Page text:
- The Washington Times - Thursday, November 18, 2004

Marion Lewis’ whole life has been music, from her musician husband to the operas she attends in her spare time to the 1,500 music boxes that surround her in her downtown store.

This week, she prepares for her 44th Christmas season at The Music Box Center, her retail store at 1920 I St. NW.

“Everything you see plays music,” she says as she walks among porcelain and hand-carved wood figurines. “They are all music boxes.”

There are music boxes in the shape of clowns, bishops, doctors, nurses, athletes. Some are shaped like musical instruments and others merely like square boxes. One has curtains that open and close while playing music to four different acts from the “Nutcracker Suite.”

A yard-long music box on the floor dates from 1885 and plays a perfectly pitched tune that even Mrs. Lewis could not name. She calls the $6,000 music box a “mandolin box.”

“In the old days, everything was done by hand,” she says in an accent that gives away her Polish origin.

Among the things she likes about her business is the musically inclined customers who visit her step-down store in a brownstone row house.

“I love being with people,” she says.

Her customers have included the king of Morocco and Tricia Nixon Cox, the daughter of former President Richard Nixon, who bought a music box that plays the medieval song “Greensleeves.”

“She came with a guard,” Mrs. Lewis recalls.

On another occasion, a White House staffer asked her to appraise a cuckoo clock that former President George Bush received as a gift in Germany. He wanted to make certain the value of the clock did not exceed White House limits on accepting gratuities.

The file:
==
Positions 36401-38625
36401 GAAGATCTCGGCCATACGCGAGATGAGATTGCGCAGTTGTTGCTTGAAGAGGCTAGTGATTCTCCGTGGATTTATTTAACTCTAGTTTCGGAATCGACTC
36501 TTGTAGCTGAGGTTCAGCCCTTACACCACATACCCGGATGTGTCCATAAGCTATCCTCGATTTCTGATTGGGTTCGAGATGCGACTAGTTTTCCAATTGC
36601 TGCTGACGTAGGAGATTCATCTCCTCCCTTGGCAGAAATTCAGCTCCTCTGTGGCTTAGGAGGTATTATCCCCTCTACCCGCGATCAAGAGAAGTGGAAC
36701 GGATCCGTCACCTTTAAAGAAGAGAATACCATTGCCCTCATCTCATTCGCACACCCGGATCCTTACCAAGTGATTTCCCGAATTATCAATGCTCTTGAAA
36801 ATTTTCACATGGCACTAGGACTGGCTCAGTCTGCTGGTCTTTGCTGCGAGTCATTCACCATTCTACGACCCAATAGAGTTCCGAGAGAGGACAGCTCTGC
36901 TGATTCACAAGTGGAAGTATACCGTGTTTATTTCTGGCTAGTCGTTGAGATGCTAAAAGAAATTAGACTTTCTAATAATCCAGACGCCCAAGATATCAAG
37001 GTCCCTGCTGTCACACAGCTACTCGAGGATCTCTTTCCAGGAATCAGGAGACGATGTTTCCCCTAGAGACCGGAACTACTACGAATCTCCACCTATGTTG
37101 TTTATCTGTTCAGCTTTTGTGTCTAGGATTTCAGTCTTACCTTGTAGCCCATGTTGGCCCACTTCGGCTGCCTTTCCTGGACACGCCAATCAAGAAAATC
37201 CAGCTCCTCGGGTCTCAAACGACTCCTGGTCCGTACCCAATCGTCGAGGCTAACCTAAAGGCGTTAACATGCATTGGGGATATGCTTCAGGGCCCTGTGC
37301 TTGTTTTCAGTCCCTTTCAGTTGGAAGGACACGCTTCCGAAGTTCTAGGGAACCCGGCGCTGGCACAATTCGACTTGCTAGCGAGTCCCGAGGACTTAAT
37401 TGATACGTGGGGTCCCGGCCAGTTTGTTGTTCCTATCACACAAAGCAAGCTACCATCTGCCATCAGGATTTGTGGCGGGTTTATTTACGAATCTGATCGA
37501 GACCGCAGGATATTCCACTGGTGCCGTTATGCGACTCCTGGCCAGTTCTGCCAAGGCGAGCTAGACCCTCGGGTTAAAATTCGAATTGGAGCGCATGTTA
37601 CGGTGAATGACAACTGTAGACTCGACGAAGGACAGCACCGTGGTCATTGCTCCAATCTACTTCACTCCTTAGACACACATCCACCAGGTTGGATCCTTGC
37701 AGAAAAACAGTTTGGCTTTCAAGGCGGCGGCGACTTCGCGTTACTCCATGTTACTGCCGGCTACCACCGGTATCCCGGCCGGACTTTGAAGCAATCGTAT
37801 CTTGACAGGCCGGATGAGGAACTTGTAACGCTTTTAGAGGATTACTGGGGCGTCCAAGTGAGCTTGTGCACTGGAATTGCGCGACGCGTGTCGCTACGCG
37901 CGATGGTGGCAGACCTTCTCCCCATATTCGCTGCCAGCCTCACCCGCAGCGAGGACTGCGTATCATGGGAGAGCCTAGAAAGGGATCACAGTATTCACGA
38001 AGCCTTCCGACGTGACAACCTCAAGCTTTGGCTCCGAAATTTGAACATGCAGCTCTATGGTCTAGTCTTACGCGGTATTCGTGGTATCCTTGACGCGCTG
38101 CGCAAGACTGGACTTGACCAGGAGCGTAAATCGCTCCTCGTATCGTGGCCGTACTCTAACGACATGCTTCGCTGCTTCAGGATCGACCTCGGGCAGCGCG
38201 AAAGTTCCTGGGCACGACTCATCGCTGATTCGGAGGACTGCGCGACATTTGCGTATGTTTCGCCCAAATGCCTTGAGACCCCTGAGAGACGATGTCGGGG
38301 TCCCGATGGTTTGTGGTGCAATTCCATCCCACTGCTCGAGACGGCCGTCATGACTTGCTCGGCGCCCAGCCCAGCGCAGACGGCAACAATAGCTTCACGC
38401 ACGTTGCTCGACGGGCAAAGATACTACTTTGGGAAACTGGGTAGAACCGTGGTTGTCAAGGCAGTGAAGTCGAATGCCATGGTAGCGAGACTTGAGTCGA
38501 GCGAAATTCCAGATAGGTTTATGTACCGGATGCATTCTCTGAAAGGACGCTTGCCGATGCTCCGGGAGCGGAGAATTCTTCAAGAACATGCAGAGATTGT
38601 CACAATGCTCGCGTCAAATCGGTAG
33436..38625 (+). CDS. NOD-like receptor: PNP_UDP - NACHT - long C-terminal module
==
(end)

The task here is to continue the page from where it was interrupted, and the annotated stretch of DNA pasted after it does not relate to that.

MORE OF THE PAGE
She says members of the Reagan administration bought the most music boxes from her.

Like many retail outlets, she has had harrowing moments with customers. One of them stole the wallet from the coat of her husband, who died in 1990, at the store’s previous location at 918 F St. NW. Another time, a young man came in with a gun in a bag but left when Mrs. Lewis told him she had no money.

However, the unfortunate incidents are few and the good experiences are many, she says.

Unlike most music box stores, The Music Box Center tries to personalize the boxes by engraving them with messages or installing cylinders that play songs chosen by the customers.

She begins her workday by driving from her home in Falls Church to open The Music Box Center by 10 a.m., Monday through Saturday. Three weeks before Christmas, the store also is open on Sunday.

“It’s the busiest time of year,” she says. Valentine’s Day and Mother’s Day also are busy.

Normally, she arranges the paperwork on her desk when she arrives. Afterward, she mails packages to fill customers’ orders.

The mail arrives in the morning, which requires Mrs. Lewis, her daughter or her employee to open it, inspect it for damage, price it and put it on display.

Much of the rest of the day involves attending to customers who come into the store and returning phone calls or doing bookkeeping in between their visits.

“The day is never long enough for me,” says Mrs. Lewis.

She advertises on a local classical-music radio station and in newspapers.

Mrs. Lewis moved to the United States with her husband, Rudy, in 1950 as he searched for a career as a musician in New York City. In 1952, he was hired to play the piano at the old Neptune Room in downtown Washington for six months, and the Lewises decided to stay.

Mrs. Lewis originally started collecting music boxes as gifts for her musician friends. Her collection grew into a small business, which she operated out of the studio where her husband gave music lessons.

The Lewises opened The Music Box Center in 1961.

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